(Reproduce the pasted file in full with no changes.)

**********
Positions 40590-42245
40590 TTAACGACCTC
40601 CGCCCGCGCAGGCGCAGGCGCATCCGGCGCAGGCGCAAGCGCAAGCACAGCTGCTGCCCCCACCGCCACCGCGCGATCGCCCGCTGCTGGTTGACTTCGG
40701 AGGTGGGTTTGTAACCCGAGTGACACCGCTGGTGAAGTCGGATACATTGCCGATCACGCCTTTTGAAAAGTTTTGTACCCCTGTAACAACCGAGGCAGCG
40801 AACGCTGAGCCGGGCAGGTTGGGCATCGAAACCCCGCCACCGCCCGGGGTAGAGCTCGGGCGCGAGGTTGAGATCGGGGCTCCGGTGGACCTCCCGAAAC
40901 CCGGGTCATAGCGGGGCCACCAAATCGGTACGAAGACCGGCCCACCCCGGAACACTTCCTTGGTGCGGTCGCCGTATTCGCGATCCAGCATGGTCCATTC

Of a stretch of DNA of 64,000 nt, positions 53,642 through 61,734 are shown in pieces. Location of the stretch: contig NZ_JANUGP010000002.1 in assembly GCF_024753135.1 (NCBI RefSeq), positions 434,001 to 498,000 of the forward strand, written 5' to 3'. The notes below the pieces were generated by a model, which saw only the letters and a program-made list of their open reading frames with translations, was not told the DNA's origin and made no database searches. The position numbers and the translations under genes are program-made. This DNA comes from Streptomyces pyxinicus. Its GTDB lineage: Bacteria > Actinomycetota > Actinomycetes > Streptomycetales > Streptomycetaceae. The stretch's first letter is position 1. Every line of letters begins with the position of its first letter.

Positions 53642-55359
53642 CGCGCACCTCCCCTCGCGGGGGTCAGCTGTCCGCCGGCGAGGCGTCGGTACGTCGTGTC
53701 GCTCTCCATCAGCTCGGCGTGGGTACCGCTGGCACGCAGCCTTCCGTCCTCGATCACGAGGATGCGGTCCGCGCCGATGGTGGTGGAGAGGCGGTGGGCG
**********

Positions 40590-42245
40590 TTAACGACCTC
40601 CGCCCGCGCAGGCGCAGGCGCATCCGGCGCAGGCGCAAGCGCAAGCACAGCTGCTGCCCCCACCGCCACCGCGCGATCGCCCGCTGCTGGTTGACTTCGG
40701 AGGTGGGTTTGTAACCCGAGTGACACCGCTGGTGAAGTCGGATACATTGCCGATCACGCCTTTTGAAAAGTTTTGTACCCCTGTAACAACCGAGGCAGCG
40801 AACGCTGAGCCGGGCAGGTTGGGCATCGAAACCCCGCCACCGCCCGGGGTAGAGCTCGGGCGCGAGGTTGAGATCGGGGCTCCGGTGGACCTCCCGAAAC
40901 CCGGGTCATAGCGGGGCCACCAAATCGGTACGAAGACCGGCCCACCCCGGAACACTTCCTTGGTGCGGTCGCCGTATTCGCGATCCAGCATGGTCCATTC

Of a stretch of DNA of 64,000 nt, positions 53,642 through 61,734 are shown in pieces. Location of the stretch: contig NZ_JANUGP010000002.1 in assembly GCF_024753135.1 (NCBI RefSeq), positions 434,001 to 498,000 of the forward strand, written 5' to 3'. The notes below the pieces were generated by a model, which saw only the letters and a program-made list of their open reading frames with translations, was not told the DNA's origin and made no database searches. The position numbers and the translations under genes are program-made. This DNA comes from Streptomyces pyxinicus. Its GTDB lineage: Bacteria > Actinomycetota > Actinomycetes > Streptomycetales > Streptomycetaceae. The stretch's first letter is position 1. Every line of letters begins with the position of its first letter.

Positions 53642-55359
53642 CGCGCACCTCCCCTCGCGGGGGTCAGCTGTCCGCCGGCGAGGCGTCGGTACGTCGTGTC
53701 GCTCTCCATCAGCTCGGCGTGGGTACCGCTGGCACGCAGCCTTCCGTCCTCGATCACGAGGATGCGGTCCGCGCCGATGGTGGTGGAGAGGCGGTGGGCG